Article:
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Infertility: Thinking About Adoption

Overview

You may want to consider adoption as an alternative to treatment for infertility. Learning more about the tests, exams, success rates, and costs of infertility treatment may help you decide. Adoption gives people a chance to raise and nurture a child.

When deciding whether to adopt, think about:

  • Why you want a child.
  • Your feelings about not being genetically related to your child.
    • How will you deal with maybe not knowing much about your child's genetic background?
  • Your feelings about adopting a child from a different ethnic background.
    • How do the members of your family feel about someone from a different ethnic background coming into the family?
    • How will they deal with sensitive issues that may come up?
    • Will your extended family be able to accept the child?
    • How will you answer the child's questions about his or her origins?
    • How will you answer questions other people may ask about the child's heritage?
  • Domestic and/or international resources for placing a child.
    • Many state agencies, such as the U.S. Department of Health and Welfare Family Services, have information on children available for adoption.
    • Many adoption agencies and private attorneys advertise their specialty in adoption issues.
    • Search online for nonprofit or government-regulated adoption agencies.
  • Your personal finances.
    • Compare the costs and success rates of elective infertility treatment with the costs and success rates of adoption.
    • Be clear about what you can afford and whether you can provide for your family's needs.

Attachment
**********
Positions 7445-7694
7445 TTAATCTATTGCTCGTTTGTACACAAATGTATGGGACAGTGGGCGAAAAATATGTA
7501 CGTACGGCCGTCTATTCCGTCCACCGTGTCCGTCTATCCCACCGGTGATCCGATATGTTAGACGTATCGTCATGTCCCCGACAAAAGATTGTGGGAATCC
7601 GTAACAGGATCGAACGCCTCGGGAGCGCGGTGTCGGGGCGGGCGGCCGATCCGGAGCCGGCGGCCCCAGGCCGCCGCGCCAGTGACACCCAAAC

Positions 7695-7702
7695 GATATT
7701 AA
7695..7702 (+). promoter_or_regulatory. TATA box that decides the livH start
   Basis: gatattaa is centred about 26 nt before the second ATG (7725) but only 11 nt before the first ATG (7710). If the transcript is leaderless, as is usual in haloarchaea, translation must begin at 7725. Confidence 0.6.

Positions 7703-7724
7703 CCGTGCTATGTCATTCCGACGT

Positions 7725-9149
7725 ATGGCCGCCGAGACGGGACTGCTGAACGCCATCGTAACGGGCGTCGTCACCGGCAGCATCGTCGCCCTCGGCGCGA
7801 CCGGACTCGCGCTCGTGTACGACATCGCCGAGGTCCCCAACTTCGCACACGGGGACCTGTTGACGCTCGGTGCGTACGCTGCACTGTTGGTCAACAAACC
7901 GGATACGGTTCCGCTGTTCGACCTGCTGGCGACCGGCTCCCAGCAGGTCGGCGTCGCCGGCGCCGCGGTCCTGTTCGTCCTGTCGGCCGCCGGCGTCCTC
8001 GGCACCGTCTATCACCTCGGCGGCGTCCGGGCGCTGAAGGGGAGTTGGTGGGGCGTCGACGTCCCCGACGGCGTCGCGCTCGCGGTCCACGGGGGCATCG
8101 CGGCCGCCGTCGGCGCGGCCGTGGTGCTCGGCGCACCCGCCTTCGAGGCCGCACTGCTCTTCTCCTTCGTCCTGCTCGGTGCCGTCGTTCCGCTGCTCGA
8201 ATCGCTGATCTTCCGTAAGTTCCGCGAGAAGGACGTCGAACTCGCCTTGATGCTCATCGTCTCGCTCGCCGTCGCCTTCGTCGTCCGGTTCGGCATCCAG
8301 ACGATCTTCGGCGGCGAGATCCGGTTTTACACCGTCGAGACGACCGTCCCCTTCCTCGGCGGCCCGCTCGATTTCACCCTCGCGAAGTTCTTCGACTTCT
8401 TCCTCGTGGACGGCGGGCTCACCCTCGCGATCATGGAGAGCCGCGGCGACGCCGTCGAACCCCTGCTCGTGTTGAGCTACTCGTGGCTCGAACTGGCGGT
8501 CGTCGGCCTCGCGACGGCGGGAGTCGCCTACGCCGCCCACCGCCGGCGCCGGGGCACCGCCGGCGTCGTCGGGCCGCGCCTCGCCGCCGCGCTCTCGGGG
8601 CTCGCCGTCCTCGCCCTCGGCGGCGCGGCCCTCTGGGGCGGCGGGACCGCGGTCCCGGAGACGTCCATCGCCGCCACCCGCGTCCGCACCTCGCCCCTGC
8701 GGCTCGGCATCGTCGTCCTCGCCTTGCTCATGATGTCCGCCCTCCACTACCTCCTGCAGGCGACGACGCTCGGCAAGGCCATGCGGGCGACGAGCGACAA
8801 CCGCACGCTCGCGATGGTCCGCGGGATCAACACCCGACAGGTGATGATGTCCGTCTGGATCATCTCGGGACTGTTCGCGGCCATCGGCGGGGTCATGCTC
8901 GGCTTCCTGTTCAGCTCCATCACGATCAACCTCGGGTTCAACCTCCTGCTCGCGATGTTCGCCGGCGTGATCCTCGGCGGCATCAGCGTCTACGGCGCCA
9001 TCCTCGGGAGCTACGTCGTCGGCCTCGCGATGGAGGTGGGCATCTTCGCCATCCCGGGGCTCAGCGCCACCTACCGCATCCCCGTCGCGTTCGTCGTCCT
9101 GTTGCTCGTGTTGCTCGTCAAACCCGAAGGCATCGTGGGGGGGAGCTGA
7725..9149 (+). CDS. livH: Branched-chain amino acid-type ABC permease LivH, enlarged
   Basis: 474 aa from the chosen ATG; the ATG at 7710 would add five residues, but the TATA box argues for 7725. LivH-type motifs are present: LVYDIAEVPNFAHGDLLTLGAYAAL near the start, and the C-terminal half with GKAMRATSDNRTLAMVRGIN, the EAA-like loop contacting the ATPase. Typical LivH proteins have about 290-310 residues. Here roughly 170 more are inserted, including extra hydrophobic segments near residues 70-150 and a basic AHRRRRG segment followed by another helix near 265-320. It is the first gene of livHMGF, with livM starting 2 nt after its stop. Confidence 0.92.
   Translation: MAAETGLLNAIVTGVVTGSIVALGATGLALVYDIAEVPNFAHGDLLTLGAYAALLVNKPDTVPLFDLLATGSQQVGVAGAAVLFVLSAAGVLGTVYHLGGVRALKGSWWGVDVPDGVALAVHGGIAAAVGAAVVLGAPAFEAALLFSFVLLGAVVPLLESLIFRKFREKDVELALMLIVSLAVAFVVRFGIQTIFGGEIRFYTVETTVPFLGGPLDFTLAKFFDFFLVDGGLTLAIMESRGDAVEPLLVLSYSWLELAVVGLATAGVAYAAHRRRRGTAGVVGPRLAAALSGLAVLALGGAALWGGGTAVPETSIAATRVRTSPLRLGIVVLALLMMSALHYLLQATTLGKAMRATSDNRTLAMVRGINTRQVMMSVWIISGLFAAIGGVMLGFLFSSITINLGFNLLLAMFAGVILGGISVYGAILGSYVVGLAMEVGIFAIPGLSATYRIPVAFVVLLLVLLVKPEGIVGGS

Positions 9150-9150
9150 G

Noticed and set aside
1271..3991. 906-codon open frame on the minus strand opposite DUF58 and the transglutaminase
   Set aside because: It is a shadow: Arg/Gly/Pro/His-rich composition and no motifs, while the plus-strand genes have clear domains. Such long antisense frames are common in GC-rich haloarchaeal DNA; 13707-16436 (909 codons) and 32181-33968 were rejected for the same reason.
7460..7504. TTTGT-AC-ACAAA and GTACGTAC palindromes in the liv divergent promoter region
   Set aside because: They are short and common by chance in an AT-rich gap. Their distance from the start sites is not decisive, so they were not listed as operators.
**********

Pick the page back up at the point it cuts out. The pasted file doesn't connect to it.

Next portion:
• The length of time the adoption process involves.
    • Compare the time involved in infertility treatments with the time involved in adoption processes. Can you be patient and accept the time frames?
  • The personal evaluation process required of all parties in adoptions.
    • Adoptions require checks on personal background, financial status, and employment status.
    • They also require home studies by social workers and physician health statements. And, in some cases, a psychological evaluation is needed.

Adoption and infertility treatments are both complex options that need careful thought. Support groups and counseling, along with the most recent information on both options, can help you make the best decision.

Related Information

Credits

Current as of: September 20, 2021

Author: Healthwise Staff
Medical Review:
Kathleen Romito MD - Family Medicine
Adam Husney MD - Family Medicine
Femi Olatunbosun MB, FRCSC - Obstetrics and Gynecology

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